The Ad (less) Tube

We took the kids to the science museum today. As we boarded the tube at Archway, I started to do what I always do when I hit the London underground: try and deflect the onslaught of adverts that are taking up every freely available space on the walls so that ones gaze is not free to wander without falling on one. The constant interruptions to my reverie particularly pissed me off today as I noticed how each one kick-started a thought pattern that made me uneasy and in very subtle ways made me feel that my life was lacking in some way.  I became conscious that I couldn’t afford to take that city break to Istanbul or take my kids to see Cirque du Soleil and that I didn’t have time to read that latest book release or see that film when all I wanted to do was tune into the moment and enjoy a Saturday out with the kids. And then something happened when we hit Green Park tube station. As we were walking down a long passageway to get from the Victoria line to the Piccadilly line a strange sense of peace came over me. My breathing slowed down and became deeper than usual.  The un-usualness of this feeling made me stop and take stock. It dawned on me that there were no ads at all on this whole stretch of wall, only beautiful white and blue tiles. For a whole two minutes I had the pleasure of being able to look around without any distractions. The mental space was wonderful and made me feel warm inside – and only because I had had two minutes reprieve! I was reminded of my time in Havana, Cuba where I saw not one ad or poster in three weeks (except of Che Guevara) and how great it had felt. I began to fantasise about how it would feel if the whole of the London underground were filled with art or simply blank spaces. How much more peaceful it would be for the brain and how much happier we would be at the end of our tube journey. I reckoned that with space to let the mind wander, to tune in to ourselves, to have little inspirations not associated with the need to own a product or pay for an experience we might reach our destination daring to believe that what we have is enough.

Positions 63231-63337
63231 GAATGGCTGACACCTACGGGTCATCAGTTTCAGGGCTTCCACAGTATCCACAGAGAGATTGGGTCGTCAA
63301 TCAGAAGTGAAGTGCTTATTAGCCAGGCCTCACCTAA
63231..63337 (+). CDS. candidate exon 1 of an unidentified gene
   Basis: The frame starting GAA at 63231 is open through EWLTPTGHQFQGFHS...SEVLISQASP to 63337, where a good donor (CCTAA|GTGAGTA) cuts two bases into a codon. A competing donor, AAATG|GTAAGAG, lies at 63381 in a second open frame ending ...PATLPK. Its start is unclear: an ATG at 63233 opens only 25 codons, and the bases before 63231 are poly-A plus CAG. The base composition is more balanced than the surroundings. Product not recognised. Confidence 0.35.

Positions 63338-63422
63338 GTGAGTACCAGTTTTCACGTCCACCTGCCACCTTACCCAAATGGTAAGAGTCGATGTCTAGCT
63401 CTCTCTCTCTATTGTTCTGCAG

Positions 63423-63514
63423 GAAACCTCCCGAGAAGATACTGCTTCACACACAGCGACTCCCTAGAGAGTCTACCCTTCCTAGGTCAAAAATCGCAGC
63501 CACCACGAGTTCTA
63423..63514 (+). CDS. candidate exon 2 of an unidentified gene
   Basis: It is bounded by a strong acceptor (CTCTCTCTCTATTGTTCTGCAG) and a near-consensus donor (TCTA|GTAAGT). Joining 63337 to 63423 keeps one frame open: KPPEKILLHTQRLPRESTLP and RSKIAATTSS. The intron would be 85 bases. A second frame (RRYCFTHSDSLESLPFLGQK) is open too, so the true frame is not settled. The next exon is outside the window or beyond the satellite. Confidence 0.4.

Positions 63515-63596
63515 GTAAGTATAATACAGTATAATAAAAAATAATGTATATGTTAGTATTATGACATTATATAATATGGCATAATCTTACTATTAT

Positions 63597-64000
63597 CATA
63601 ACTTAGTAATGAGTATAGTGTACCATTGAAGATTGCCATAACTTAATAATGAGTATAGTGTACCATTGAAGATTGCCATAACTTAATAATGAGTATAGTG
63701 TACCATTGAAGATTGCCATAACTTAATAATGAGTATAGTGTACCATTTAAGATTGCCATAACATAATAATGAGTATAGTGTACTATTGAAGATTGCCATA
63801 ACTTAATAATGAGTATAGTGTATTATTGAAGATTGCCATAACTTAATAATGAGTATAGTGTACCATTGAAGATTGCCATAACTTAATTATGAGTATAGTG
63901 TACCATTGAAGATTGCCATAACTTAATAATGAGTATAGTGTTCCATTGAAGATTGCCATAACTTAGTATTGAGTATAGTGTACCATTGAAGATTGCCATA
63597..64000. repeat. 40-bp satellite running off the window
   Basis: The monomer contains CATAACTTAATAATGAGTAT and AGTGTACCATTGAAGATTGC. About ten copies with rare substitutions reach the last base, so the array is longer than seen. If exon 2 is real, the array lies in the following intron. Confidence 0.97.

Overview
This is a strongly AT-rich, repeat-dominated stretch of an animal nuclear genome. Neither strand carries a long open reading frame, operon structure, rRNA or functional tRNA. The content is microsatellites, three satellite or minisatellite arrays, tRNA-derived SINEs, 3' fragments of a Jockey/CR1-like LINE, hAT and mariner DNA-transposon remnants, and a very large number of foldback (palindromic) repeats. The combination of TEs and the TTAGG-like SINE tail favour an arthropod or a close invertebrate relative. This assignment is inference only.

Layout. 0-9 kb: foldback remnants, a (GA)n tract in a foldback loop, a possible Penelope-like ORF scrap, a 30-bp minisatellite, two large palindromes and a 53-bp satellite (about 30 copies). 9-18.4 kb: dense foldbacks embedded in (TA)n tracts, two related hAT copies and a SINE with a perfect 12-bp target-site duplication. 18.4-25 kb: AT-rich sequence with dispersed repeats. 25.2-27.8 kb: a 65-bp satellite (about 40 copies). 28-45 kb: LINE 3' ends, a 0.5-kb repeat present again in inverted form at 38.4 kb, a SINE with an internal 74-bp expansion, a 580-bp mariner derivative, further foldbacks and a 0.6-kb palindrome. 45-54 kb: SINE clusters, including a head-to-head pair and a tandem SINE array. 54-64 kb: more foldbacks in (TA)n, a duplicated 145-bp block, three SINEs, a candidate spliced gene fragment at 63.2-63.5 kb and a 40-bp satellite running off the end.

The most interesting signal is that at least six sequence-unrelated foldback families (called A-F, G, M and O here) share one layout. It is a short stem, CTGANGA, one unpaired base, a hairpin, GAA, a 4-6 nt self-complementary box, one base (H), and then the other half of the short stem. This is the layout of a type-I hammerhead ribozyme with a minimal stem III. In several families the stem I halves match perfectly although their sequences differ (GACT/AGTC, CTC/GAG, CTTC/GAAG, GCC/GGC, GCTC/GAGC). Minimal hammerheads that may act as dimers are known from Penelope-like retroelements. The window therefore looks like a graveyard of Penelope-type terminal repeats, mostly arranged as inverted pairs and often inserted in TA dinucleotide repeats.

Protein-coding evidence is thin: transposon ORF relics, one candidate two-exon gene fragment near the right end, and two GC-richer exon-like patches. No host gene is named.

Anyway, the science museum was great – it’s a wonderful thing that museums are still on the whole free. We loved the bubble show and especially loved that it was performed by a young Muslim woman wearing a Hijab. Filled with warm feelings about the diversity of my city we got back on the tube at South Kensington.


One comment

  1. Reblogged this on Maya's London and commented:

    Wanted to reblog this one as links so well with CATS campaign I just posted! I love tapping into the zeitgeist!


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